This work with government leaders to protect marine areas is critical, and so are the efforts by others to raise awareness about these places. On October 10, Ms. Earle's Mission Blue, in conjunction with the organization TED, will embark on its second expedition to help educate people about these marine areas, which Ms. Earle calls "hope spots"--special places that are critical to the health of the ocean.

In order to make a difference in ocean conservation, it is not necessary to, like Ms. Earle, log 7,000 hours underwater. We all have a role to play in protecting our blue planet. As individuals, we can reduce our use of plastics and waste, be mindful of our carbon footprint, and make careful choices about the types of fish we eat. Businesses can evaluate their own impacts on the ocean through their direct operations, supply chains, and use of natural resources. Governments can increase their commitments to protect more marine areas. And we can all work together on these endeavors.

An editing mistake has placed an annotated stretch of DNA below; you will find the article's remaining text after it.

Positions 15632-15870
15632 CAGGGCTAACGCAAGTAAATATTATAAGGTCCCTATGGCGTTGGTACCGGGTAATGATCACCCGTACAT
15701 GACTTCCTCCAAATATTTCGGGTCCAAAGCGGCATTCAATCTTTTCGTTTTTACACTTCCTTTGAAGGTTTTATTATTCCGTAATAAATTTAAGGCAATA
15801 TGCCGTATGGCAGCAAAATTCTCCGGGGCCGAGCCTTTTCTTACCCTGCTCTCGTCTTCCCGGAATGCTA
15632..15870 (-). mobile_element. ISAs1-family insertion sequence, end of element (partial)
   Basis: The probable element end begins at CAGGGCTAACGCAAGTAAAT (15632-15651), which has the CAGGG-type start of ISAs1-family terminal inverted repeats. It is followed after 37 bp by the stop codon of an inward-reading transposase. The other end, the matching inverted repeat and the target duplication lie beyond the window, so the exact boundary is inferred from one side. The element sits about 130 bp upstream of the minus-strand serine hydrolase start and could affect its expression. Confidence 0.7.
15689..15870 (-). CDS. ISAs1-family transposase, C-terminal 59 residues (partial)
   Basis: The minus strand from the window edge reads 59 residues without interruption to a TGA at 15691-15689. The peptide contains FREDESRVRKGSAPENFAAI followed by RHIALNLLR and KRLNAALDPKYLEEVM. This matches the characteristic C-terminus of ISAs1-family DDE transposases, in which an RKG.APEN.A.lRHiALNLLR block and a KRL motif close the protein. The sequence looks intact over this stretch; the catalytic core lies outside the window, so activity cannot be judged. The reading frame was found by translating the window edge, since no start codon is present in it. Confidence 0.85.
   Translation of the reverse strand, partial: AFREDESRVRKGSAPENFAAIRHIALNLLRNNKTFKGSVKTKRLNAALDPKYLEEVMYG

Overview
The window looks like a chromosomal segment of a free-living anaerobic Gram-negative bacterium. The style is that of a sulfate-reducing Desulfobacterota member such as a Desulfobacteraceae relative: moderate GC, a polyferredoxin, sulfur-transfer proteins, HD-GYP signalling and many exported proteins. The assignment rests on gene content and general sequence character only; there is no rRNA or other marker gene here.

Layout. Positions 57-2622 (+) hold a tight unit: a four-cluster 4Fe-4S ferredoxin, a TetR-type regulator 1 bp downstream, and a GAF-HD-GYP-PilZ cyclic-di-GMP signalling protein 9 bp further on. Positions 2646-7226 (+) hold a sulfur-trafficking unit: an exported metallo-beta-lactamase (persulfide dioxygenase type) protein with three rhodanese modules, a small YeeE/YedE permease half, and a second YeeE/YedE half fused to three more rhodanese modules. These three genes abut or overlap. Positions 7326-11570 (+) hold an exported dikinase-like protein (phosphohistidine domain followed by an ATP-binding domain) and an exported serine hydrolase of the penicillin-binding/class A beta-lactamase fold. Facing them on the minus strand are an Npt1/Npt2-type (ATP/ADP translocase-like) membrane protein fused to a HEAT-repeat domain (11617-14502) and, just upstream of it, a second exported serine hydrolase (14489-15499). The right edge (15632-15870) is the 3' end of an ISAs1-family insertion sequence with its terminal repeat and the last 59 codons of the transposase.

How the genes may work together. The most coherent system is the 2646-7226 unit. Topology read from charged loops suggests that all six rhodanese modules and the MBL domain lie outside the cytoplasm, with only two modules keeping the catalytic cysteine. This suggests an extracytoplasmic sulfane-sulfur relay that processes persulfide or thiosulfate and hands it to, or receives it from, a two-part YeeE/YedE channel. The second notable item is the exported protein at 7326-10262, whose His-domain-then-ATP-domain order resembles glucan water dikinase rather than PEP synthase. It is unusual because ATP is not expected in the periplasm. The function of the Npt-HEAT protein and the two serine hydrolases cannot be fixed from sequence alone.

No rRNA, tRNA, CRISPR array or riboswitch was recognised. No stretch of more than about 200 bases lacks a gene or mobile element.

The marine biologist Wallace J. Nichols developed a simple game of passing a blue marble to someone as a token of gratitude. "The blue marble reminds us that we all live on this little blue planet together," Nichols says. "It's the only one we have. And we need to take care of it.

At Tiffany & Co., we believe our blue marble is the most precious gem of all. It's time we make this our oceans moment and protect it.